Do you ever wonder the best way to connect with other people?
I’ve got an idea to share with you: storytelling.
Recently, I attended a golf tournament where my desire to make connections came to the fore (no pun intended). The event proved an ideal setting for learning a lesson on the power of storytelling.
I arrived early to grab some breakfast. I walked up to a table with two strangers and asked to join them.
Isn’t this exactly what we encourage our kids to do when they’re in a new situation?
🔑 Say hello.
So I did. And you know what?
They welcomed me. We had a lovely conversation about empty nesting, golf, and our experiences with the Canadian housing market. Storytelling.
The Power of Storytelling
During the tournament, I golfed with three new people. We had a great time! Those hours on the golf course chatting about our professional and personal lives nourished me.
I “filled my well” as Julia Cameron describes so aptly in The Artist’s Way. Filling my well is always about people. Hearing someone’s story is my favourite way to understand what makes people tick.
I know I’m not alone because storytelling is as old as time and remains, in my opinion, the most effective tool for communicating with others.
Communicating Through Stories
Talking with an old friend is comforting precisely because you know how you’ll be received. You know communication short-cuts due to your shared history. Friends know your stories.
Meeting someone new requires you to communicate in new ways. New people don’t know your stories. They don’t know “you.” As such, you need to evaluate which stories are important to your narrative before you decide which ones you want to share.
I’ve said before that your thoughts are powerful.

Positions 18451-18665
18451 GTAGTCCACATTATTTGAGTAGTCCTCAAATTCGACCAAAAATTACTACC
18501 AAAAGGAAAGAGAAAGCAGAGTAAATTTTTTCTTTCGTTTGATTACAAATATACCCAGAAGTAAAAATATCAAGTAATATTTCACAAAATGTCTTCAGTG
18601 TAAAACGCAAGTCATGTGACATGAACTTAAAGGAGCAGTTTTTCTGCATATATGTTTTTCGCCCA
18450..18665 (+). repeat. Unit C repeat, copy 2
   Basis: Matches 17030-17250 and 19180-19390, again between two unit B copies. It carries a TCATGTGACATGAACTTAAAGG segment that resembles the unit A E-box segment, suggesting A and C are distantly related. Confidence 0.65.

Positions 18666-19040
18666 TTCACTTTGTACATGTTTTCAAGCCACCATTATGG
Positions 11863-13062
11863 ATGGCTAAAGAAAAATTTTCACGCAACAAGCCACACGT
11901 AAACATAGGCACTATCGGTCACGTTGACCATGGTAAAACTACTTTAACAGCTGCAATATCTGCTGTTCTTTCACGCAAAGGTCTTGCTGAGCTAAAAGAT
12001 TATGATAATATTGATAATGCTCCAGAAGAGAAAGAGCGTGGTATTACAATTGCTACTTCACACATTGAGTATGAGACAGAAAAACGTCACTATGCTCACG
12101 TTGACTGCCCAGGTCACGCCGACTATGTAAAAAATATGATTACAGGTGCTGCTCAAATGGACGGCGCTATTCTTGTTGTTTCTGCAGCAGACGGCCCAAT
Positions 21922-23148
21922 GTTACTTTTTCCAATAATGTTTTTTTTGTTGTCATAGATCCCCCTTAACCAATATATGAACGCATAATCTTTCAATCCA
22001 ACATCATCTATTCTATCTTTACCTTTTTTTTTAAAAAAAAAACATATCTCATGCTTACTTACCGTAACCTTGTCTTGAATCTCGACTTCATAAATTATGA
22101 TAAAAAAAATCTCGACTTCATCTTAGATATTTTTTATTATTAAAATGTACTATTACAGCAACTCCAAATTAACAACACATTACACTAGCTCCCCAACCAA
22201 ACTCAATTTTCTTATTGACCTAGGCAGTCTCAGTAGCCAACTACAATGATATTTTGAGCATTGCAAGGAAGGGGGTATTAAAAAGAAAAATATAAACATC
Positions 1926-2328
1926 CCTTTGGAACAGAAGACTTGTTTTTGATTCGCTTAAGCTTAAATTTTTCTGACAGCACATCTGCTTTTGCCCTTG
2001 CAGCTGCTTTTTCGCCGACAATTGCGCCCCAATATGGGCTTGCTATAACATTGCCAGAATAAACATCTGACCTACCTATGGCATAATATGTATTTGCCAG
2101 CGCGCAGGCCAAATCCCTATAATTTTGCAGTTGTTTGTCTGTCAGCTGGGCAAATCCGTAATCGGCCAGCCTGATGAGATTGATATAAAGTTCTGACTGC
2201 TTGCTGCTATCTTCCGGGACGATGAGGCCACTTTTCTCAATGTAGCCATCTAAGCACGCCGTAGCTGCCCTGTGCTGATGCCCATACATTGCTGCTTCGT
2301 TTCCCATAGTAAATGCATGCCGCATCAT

What do you think of your stories, specifically, what do they reveal about you?
Be aware that the stories you choose to share about yourself can empower or disempower you.
A lot rides on how you perceive yourself. Are you the victim or hero(ine) of your narrative? Before you answer that, understand that both perspectives likely live within you, depending on how you’re feeling in any given moment.
Thoughts drive your emotions which, in turn, drive your actions. By the time you’re telling your story (“the action”), you have already integrated the thoughts and emotions behind them.
Put simply, you have chosen your narrative path.
Feeling empowered does not mean reciting false narratives of constant heroism. No one is the hero in every story.
In truth, there’s a lot more power in vulnerability. Just ask Brene Brown. Admitting your vulnerability can open the door to shared connection in a way that claiming hero status does not.
Life as the hero can be lonely. Trust me, I hear it regularly as a leadership coach. Placed on a pedestal, you stand apart from others and that makes it harder to connect. As a leader, you want to identify the needs of your team so you can lead your flock with compassion. If your team doesn’t open up to you, it’s up to you as their leader to find a way to connect.
What’s the best way to connect? You got it – storytelling!
Next time you’re making connections – networking – think of a story you feel comfortable sharing that describes something about yourself, a quality or experience. Trust that when you speak from your heart, it doesn’t matter what you actually say. It’s about how others feel when they receive your story.